Now that Bestiary 6 is making the rounds and folks have had a chance to get over the shock of seeing archdevils and kaiju and qlippoth lords and the Horsemen of the Apocalypse and empyreal lords and all sorts of other powerful creatures like the ones we spoke of last week, I'd like to thank humanity as a whole for being such an endless font of inspiration. We've been creating monsters to fill our stories and myths since we first started telling stories and weaving myths, and over the thousands and thousands of years humanity's been around, well, that's a lot of time to create a lot of monsters!
While there's always been a core collection of monsters drawn from mythology in fantasy RPGs, the ones that have appeared in print only scratch the surface. Whenever we start gearing up for a new Bestiary, one of the first places we go to is real-world myth and legend. Bestiary 6 is no exception. From the very first monster in the book, the blood-drinking alp, we drew from mythology to populate the book with a diverse array of critters. As the book came together, I was amused to see a few unintentional themes develop among these mythological monsters—I think my favorite is the "creepy monster with one eye." The ghole, the mapinguari, and the psoglav all come from myth or cryptozoology, and it was a fun challenge for me to make sure that, while all three are similar in theme (vaguely human-shaped one-eyed menaces), they all fit different roles in the game.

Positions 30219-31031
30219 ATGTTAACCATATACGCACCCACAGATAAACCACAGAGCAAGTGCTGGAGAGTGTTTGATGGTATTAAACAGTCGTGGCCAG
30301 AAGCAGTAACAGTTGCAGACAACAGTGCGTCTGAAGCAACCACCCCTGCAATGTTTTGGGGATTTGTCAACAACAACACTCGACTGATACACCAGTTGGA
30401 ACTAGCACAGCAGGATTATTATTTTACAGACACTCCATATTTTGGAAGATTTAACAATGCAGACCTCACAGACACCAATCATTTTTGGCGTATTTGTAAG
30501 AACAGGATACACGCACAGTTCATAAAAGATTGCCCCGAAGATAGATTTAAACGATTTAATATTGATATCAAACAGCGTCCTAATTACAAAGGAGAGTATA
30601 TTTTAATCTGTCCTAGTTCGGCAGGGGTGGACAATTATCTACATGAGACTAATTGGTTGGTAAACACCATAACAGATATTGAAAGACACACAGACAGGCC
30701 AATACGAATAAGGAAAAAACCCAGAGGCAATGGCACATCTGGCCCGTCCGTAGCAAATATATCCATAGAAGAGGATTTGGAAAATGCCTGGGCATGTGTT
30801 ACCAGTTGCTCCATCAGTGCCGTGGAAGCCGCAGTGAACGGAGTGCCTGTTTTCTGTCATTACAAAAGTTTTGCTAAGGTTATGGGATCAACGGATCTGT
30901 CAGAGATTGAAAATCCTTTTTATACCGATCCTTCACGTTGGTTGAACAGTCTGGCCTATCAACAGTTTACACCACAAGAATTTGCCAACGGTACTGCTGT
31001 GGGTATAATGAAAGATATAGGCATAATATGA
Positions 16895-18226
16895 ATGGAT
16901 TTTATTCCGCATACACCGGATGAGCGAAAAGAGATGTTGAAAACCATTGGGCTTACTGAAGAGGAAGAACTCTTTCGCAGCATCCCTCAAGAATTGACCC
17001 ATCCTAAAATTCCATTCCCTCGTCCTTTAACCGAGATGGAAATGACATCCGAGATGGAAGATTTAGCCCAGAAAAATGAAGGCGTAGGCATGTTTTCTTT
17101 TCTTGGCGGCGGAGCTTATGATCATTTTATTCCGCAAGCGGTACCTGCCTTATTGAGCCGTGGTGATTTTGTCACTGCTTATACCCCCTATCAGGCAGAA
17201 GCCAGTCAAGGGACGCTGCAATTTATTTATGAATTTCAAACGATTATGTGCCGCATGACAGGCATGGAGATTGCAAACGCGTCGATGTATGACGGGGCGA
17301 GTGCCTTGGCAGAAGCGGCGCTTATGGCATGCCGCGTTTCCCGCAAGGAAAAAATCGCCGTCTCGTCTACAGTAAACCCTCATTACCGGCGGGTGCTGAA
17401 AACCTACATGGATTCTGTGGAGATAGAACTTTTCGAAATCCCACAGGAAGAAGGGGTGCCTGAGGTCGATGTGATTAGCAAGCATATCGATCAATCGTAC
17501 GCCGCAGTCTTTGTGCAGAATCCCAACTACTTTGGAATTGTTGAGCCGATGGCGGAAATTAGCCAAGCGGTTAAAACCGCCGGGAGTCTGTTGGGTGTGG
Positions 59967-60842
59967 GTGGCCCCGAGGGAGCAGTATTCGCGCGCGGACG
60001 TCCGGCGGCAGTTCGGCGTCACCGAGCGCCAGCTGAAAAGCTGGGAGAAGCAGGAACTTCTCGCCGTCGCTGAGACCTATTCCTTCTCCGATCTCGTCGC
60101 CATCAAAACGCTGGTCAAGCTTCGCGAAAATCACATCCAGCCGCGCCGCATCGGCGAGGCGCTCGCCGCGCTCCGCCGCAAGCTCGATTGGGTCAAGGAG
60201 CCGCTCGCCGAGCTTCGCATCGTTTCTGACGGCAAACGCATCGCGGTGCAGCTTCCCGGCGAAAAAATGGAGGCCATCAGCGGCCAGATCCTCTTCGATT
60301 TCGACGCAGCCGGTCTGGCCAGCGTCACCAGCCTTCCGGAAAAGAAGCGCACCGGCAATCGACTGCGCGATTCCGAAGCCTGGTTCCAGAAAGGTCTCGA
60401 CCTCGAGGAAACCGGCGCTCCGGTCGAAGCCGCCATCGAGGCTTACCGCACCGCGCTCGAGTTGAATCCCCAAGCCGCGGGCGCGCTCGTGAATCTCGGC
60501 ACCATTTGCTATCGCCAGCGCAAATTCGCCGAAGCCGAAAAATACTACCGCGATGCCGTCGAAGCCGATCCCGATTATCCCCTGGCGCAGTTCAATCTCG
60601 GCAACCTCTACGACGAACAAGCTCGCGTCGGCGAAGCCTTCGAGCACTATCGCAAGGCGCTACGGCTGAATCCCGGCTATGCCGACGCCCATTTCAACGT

Another theme that I was delighted to finally explore in a Bestiary was no accident at all. The Wild Hunt was one of the initial monsters I had in mind for the book, and for some time was my go-to in house when folks would ask me "Are there any monsters in this book that I've heard of that aren't in print yet?" or its variant, "Are there any monsters in the book that I'll be surprised HAVEN'T been put in one of our products already?" The Wild Hunt, which expanded from a single entry into several, is a prime example—a well-known entire category of mythological monster that we've done nothing with, until now. I love what Linda Zayas-Palmer did with these things, and how the art ended up making them all look of a kind even when they include such diverse shapes as horse, hound, or humanoid.
Of course, not all of the monsters inspired by myth had one eye or were part of the Wild Hunt. Check out the following three examples as proof! And I'm eager to see if folks can pick out all of the other mythological monsters from the book in the comments below!